Venerable Ajahn Chah was a master at using the apt and unusual simile to explain points of Dhamma. Sometimes he would make an abstract point clear with a vivid and simple image; sometimes he’d tease out the implications of an image in a way that suggested many layers of meaning, offering food for continued thought. In other words, some of his similes provided answers, whereas others provoked questions.

Since his death, several collections of similes have been drawn from his Dhamma talks. The present translation is based primarily on a collection compiled by some of his students in 1995, entitled Myan kab cai, klaai kab cit (Like the Heart, Similar to the Mind). I say “primarily” because I have introduced the following changes:

—Three of the similes in the original collection have been replaced by three others, drawn from the talk, “Disenchanted with What You Like” (Byya khawng thii chawb): “Bottled Water, Spring Water”; “The Fence”; and “In the Shape of a Circle.” In two of these cases, the original similes were redundant with other similes in the collection. In one, the original simile was more of historical than of practical interest.

—Some of the titles for the similes have been changed to work more effectively in English.

—The order of the similes has been changed to provide a more organic sense of unity and flow.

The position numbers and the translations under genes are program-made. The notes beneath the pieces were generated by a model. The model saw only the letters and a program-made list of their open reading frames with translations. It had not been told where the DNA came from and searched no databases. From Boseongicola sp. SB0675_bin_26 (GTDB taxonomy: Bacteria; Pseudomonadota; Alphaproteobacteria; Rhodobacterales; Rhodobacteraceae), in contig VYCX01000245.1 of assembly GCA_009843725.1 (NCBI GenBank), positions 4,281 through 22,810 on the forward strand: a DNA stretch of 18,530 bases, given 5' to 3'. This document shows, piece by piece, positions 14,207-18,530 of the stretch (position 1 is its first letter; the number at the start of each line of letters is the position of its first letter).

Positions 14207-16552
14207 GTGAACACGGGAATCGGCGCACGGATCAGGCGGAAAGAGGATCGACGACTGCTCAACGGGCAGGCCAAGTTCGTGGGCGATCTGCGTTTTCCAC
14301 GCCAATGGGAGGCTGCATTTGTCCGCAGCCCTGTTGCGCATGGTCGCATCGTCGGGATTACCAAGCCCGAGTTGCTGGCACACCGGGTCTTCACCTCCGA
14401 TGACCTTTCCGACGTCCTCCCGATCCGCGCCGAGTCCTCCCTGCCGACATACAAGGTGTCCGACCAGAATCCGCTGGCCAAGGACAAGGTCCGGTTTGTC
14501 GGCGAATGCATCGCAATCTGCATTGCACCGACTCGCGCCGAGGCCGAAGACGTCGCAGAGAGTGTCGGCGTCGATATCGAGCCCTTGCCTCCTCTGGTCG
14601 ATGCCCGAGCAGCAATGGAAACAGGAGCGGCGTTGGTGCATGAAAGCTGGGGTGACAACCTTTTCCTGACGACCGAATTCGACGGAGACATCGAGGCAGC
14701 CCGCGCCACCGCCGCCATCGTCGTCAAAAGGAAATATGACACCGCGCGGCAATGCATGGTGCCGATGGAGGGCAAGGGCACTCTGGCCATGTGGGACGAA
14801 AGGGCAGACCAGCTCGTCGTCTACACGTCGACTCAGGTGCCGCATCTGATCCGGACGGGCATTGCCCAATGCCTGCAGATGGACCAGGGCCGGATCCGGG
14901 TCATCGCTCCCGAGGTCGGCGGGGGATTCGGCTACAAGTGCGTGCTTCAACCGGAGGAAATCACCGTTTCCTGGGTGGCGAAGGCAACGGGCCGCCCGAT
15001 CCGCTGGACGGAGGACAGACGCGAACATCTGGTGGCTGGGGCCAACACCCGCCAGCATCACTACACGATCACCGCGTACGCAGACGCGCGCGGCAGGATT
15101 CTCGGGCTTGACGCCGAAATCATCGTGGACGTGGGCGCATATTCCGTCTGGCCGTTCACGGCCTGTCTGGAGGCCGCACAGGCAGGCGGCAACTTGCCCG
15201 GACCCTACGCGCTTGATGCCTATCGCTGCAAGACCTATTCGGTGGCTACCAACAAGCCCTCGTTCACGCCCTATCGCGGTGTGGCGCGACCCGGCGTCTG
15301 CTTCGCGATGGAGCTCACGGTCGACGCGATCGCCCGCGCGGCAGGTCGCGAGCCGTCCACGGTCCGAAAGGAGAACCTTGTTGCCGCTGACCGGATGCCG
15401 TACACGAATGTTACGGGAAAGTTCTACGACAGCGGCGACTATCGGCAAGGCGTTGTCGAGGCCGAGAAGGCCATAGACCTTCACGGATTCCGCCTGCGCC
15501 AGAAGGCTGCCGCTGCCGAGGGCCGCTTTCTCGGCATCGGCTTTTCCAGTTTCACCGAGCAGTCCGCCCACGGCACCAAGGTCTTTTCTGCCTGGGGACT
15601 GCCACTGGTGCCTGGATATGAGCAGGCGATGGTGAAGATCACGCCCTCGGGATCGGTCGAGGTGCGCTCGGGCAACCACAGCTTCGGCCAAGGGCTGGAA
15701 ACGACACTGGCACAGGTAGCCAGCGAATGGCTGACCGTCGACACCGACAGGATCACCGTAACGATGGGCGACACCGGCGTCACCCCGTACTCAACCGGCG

Also, for this revised editions, I have introduced two additional changes:

—Because some of the original similes were based on edited transcripts of Ajahn Chah’s talks, I have—wherever I am aware that this is so—arranged to have new transcripts made of the talks and have retranslated the similes so that they are closer to Ajahn Chah’s original words. In addition to the epigraph, these revised similes include “The Broken Glass”; “Water Drops, Water Streams”; “Monkeys”; and “Still, Flowing Water.”

—I have replaced the original version of “The Kiln” with the more complete version of the same simile contained in the collection, Khwaam Phid Nai Khwaam Thuuk (What’s Wrong in What’s Right).

In translating these similes, I have tried to polish them as little as possible, for their unpolished nature is precisely what reveals unexpected layers of meaning, making them so provocative. I hope that this translation succeeds in conveying some of the same unfinished, thought-provoking quality in English as well.

Several people have looked over the original manuscript and have provided helpful recommendations for improving it. In particular, I would like to thank Ajahn Pasanno, Ginger Vathanasombat, and Michael Zoll.

May all those who read this translation realize Ajahn Chah’s original intention in explaining the Dhamma in such simple and graphic terms.

Thanissaro Bhikkhu

May, 2013